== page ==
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The mindless snobbery of the ‘St George was Turkish’ brigade

Our superiors think it is their solemn duty to sneer at English national identity.

Alex Dale

Topics Politics UK

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St George’s Day is upon us once again. But did you know that St George was Turkish (actually)?

If by some miracle you haven’t had this pearl of wisdom cast before you on X / Twitter, then you are one of the lucky ones. Reminding people that St George was Turkish (actually) has become something of an annual ritual among our betters. Already today, the Mirror’s Kevin Maguire has intoned that if St George ‘tried to enter Britain’ in 2024, we would ‘shackle the migrant worker born in what is now Turkey on a one-way flight to Rwanda’. Yasmin Alibhai-Brown has declared St George to be ‘half-Turkish, half-Palestinian’.

The patron saint of England’s social-media intelligentsia is, of course, the relentlessly wrong historian, Otto English, whose books, Fake History and Fake Heroes, exemplify this style of ‘well, actually’ argumentation. English has gone one further than claiming St George was Turkish (actually) by arguing that ‘there’s scant evidence he ever existed’.

So what lies behind this strange ritual? At a time when England’s unwashed hordes are supposedly frothing with excitement at their national saint’s day, it seems it is our superiors’ solemn duty to inform the more feeble-minded that their excitement is without foundation. After all, if St George was Turkish (actually), then what does this mean for England and your feelings toward it? If the symbol of England isn’t even English, then according to this logic, all English values and history are null and void. Take that, gammons!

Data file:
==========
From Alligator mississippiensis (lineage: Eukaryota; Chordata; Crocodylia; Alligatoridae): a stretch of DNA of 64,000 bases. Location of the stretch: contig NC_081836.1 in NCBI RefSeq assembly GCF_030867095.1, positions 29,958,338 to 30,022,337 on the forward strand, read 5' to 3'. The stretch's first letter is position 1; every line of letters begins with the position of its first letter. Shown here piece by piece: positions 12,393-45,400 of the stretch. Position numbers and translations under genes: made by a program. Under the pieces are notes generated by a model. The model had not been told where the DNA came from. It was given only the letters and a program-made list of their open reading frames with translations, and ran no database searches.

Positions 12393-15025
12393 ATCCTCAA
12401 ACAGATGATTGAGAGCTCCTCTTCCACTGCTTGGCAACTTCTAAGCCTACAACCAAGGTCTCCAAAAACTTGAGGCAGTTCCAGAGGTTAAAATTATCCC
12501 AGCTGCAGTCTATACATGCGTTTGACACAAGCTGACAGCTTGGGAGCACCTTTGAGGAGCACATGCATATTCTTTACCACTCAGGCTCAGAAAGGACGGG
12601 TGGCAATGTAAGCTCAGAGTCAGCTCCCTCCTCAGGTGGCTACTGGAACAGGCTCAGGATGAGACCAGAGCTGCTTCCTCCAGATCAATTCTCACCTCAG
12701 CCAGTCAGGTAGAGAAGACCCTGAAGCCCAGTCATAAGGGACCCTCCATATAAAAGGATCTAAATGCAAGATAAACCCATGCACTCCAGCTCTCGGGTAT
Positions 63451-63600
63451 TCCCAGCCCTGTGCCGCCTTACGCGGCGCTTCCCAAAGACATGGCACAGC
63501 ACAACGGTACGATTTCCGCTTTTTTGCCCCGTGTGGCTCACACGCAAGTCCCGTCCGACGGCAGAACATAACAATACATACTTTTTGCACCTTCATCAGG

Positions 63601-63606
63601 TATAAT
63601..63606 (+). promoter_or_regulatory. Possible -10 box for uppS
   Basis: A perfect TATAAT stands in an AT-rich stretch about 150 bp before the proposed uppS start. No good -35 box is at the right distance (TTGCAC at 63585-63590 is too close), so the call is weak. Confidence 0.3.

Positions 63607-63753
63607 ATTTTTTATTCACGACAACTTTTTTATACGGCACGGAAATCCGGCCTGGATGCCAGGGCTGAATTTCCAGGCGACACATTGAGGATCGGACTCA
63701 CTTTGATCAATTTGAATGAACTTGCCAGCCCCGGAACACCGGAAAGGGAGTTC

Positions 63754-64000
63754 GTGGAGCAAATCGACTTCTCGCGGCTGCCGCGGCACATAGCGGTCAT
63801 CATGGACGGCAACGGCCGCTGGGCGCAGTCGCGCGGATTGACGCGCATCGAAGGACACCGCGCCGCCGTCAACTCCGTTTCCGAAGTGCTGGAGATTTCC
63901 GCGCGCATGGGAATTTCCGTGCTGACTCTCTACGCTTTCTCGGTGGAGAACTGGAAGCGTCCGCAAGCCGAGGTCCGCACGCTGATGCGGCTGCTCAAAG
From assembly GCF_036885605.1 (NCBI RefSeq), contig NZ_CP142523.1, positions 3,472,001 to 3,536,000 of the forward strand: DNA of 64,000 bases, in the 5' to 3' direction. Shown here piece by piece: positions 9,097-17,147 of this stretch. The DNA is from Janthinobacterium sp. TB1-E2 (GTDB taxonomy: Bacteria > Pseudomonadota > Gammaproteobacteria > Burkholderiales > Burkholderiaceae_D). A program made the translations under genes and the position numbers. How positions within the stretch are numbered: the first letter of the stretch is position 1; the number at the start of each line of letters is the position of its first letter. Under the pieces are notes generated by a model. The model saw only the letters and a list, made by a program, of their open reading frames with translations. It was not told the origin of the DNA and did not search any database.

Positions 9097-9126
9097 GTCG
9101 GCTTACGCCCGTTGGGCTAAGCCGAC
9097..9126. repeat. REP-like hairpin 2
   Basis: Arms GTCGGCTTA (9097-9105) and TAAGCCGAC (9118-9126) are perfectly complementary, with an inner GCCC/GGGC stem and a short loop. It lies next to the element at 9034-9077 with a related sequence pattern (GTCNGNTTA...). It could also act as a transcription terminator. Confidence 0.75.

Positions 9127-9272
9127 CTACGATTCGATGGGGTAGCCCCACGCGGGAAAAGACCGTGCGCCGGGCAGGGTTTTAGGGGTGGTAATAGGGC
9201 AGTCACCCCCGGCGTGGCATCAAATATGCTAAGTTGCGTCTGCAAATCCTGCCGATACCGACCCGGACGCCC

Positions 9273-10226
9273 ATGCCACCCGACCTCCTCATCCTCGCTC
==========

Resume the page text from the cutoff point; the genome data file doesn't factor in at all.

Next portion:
But reminding everyone that St George was Turkish (actually) is more than just a spiteful attempt to piss on ordinary people’s chips. In fact, it serves several important purposes.

Firstly, it demonstrates the superior status of the person doing the reminding. It is supposed to evince a historical depth of knowledge available only to emeritus professors and Only Connect competitors. Secondly, and more critically for our X-based historians, it is an attempt to magic away the essence of something that is popular but which they dislike – in this case, English identity – through heavy-handed reductio ad absurdum and faulty syllogisms.

Their reasoning goes something like this: St George was Turkish, you like St George but also like England, therefore all of your low-status beliefs have no basis. Your worldview is based on a lie. Or to put it another way: ‘Everything that you plebs like is, in fact, a product of the cosmopolitan values you despise. So go back to your housing estates, remove the St George’s Cross flags from your windows and replace them with Palestinian LGBTQIA+ banners.’

The cumulative effect of this walleyed smart-arsery is mind-numbing. Of course, if you go back far enough, it is technically true that nothing has a national origin in any meaningful way. You could just as well argue that there is no such thing as an ‘English’ breakfast because sausages are made of atoms, formed from quarks a few millionths of a second after the Big Bang, 13.7 billion years ago. Yet English breakfasts really do exist and are in fact delicious.

The annual St George was Turkish (actually) ritual may seem like little more than a silly online phenomenon. Certainly, the petty snobbery and deluded self-importance of those repeating the line deserve all the mockery they are currently getting. But it does speak to a broader desire among our elites to trash the things that most people value – including their sense of national belonging. And that really is worth pushing back on.

Alex Dale is a designer based in London.

Picture by: Getty.

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Topics Politics UK

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